JSE-listed black controlled and managed investment company Brimstone expects its earnings per share (EPS) and headline earnings per share (HEPS) for the six months ended June 30 to be negative, owing to the downward fair value adjustments to investments. The prior...
Article contains comments
Article contains comments
More
 
 
Latest News
An end to wage negotiations within the local government sector could be in sight as a conciliator’s proposal, setting out a number of settlement suggestions to resolve the deadlock, was expected on Monday. The Independent Municipal and Allied Trade Union (Imatu)...
Development financier Eastern Cape Development Corporation (ECDC) executive Noludwe Ncokazi on Friday said the organisation had the “huge responsibility of ensuring business continuity”, following the resignation of ECDC subsidiary Automotive Industry Development...
South Africa’s second-largest oil refinery, Engen Refinery (Enref), is set to undergo a three-day planned maintenance outage from July 9 as part of an ongoing maintenance programme to ensure that the facility, which delivers a significant portion of South Africa’s...
More
 
 
Recent Research Reports
Real Economy Year Book 2015 (PDF Report)
There are very few beacons of hope on South Africa’s economic horizon. Economic growth is weak, unemployment is rising, electricity supply is insufficient to meet demand and/or spur growth, with poor prospects for many of the commodities mined and exported. However,...
Real Economy Insight: Automotive 2015 (PDF Report)
Creamer Media’s Real Economy Year Book comprises separate reports under the banner Real Economy Insight and investigates key developments in the automotive, construction, electricity, road and rail, steel, water, gold, iron-ore and platinum sectors.
Real Economy Insight: Water 2015 (PDF Report)
Creamer Media’s Real Economy Year Book has been divided into individual reports under the banner Real Economy Insight and investigates key developments in the automotive, construction, electricity, road and rail, steel, water, coal, gold, iron-ore and platinum sectors.
Real Economy Insight: Construction 2015 (PDF Report)
Creamer Media’s Real Economy Year Book has been divided into individual reports under the banner Real Economy Insight and investigates key developments in the automotive, construction, electricity, road and rail, steel, water, coal, gold, iron-ore and platinum sectors.
Real Economy Insight: Electricity 2015 (PDF Report)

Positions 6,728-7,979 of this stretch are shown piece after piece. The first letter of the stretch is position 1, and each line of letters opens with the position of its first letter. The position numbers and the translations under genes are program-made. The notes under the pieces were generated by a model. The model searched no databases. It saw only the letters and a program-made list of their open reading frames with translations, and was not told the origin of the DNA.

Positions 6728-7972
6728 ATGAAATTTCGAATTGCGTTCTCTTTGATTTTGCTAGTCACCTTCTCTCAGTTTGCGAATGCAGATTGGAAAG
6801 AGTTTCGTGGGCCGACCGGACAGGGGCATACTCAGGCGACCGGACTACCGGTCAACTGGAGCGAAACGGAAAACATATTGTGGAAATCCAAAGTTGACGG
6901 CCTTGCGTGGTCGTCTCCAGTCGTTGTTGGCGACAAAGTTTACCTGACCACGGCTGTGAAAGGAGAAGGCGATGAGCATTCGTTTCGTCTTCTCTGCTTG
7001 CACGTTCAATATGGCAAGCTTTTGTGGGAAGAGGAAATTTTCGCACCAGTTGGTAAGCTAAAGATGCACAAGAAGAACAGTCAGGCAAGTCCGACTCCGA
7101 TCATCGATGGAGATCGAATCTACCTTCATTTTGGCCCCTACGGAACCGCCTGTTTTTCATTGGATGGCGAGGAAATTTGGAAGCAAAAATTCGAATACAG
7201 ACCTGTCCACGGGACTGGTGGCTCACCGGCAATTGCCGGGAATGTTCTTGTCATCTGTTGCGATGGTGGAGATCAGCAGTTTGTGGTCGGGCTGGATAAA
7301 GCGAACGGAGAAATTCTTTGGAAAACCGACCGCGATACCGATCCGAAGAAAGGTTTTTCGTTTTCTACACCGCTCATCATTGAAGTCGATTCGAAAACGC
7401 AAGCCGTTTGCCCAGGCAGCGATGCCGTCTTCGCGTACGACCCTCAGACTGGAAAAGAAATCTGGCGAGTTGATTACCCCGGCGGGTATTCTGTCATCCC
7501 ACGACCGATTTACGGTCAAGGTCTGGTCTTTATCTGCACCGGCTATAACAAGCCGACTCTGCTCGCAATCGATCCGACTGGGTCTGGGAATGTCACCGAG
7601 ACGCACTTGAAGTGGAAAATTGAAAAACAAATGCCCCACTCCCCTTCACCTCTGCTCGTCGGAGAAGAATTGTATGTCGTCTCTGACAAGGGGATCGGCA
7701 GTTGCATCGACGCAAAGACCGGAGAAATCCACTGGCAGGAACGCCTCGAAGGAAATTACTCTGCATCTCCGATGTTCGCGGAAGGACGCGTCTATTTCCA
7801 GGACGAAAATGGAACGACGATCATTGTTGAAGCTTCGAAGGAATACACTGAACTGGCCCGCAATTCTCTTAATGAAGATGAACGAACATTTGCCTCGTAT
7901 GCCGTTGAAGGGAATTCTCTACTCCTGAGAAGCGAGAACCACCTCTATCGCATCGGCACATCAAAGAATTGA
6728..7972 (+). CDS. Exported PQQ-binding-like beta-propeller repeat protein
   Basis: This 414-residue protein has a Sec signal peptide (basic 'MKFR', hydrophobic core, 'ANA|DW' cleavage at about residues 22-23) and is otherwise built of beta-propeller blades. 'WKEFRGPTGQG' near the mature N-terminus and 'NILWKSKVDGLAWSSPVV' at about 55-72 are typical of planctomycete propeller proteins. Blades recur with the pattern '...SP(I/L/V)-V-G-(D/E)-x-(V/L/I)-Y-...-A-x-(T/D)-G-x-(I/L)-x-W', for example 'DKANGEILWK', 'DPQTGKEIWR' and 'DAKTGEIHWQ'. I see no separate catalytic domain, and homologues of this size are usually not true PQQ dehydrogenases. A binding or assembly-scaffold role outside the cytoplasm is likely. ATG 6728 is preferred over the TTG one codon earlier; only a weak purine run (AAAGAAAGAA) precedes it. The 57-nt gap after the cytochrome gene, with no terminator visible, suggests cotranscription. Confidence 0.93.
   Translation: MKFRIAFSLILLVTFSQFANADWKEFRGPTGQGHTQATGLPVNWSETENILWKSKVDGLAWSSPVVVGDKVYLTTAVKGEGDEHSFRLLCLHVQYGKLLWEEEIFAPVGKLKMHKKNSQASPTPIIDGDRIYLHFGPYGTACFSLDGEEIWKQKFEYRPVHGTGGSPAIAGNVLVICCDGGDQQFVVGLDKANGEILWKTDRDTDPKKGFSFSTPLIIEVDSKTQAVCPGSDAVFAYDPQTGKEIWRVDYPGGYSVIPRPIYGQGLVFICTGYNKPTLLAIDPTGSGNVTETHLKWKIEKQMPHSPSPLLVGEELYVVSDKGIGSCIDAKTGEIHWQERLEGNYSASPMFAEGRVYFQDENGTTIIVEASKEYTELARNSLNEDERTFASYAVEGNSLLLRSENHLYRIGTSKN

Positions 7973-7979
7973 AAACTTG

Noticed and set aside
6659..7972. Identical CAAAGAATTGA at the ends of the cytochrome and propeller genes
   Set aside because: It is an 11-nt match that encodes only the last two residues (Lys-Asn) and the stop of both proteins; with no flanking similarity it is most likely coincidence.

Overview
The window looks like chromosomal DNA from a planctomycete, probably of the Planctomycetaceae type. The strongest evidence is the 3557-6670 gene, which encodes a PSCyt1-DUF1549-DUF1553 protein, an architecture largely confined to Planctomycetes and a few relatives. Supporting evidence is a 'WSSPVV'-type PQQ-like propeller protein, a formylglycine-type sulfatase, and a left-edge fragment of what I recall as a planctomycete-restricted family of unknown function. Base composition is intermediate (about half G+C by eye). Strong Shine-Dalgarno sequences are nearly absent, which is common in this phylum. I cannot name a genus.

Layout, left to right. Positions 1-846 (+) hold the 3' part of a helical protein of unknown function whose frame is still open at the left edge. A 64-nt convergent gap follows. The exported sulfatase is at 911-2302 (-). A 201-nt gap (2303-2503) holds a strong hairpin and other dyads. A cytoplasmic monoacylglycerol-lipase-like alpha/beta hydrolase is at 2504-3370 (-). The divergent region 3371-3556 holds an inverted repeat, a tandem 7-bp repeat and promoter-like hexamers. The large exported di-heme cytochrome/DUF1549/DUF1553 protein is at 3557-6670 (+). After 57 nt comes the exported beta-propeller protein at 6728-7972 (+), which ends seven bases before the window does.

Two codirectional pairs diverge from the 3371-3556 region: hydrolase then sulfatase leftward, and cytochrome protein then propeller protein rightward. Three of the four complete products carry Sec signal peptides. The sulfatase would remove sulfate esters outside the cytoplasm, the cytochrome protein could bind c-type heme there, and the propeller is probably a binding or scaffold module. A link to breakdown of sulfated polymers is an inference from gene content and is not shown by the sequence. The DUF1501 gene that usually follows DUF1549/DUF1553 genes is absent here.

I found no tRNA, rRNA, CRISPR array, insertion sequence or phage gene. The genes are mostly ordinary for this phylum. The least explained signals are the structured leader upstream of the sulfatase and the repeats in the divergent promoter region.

Creamer Media’s Real Economy Year Book has been divided into individual reports under the banner Real Economy Insight and investigates key developments in the automotive, construction, electricity, road and rail, steel, water, coal, gold, iron-ore and platinum sectors.
Real Economy Insight: Road and Rail 2015 (PDF Report)
Creamer Media’s Real Economy Year Book has been divided into individual reports under the banner Real Economy Insight and investigates key developments in the automotive, construction, electricity, road and rail, steel, water, coal, gold, iron-ore and platinum sectors.
 
 
 
 
 
This Week's Magazine
NHLANHLA NENE The main constraints to economic growth are domestic
Finance Minister Nhlanhla Nene earlier this month stated that, while South Africa’s 2015 economic growth target of 2% was achievable, it was not enough to deliver the tax revenue needed to combat the country’s challenges.
The World Steel Association has published the 2015 edition of the World Steel in Figures report, which shows an increase in steel production as well as provides an overview of steel industry activities from crude steel production to apparent steel use.
The 25-year master plan for Gauteng’s Aerotropolis project will go through a process of approval and adoption during June and July, says Aerotroplis project manager Jack van der Merwe. “We are also in the process of putting together a special purpose vehicle (SPV) to...
SOLAR PANELS The existing buildings in the Coega Industrial Development Zone lent themselves well to rooftop solar panel installations
The Coega Development Corporation (CDC) plans to fit 15 of its buildings, totalling 127 000 m2 of roof space, in the Coega Industrial Development Zone (IDZ), in the Eastern Cape, with solar panels.
The Supreme Court of Appeal’s (SCA’s) November 2014 judgment, ordering steel producer ArcelorMittal South Africa (AMSA) to hand over the 2003 Environmental Master Plan for its Vanderbijlpark steel plant to environmental pressure groups, confirmed the right of civil...
 
 
 
 
 
 
 
 
 
Alert Close
Embed Code Close
content
Research Reports Close
Research Reports are a product of the
Research Channel Africa. Reports can be bought individually or you can gain full access to all reports as part of a Research Channel Africa subscription.
Find Out More Buy Report
 
 
Close
Engineering News
Completely Re-Engineered
Experience it now. Click here
*website to launch in a few weeks
Subscribe Now for $96 Close
Subscribe Now for $96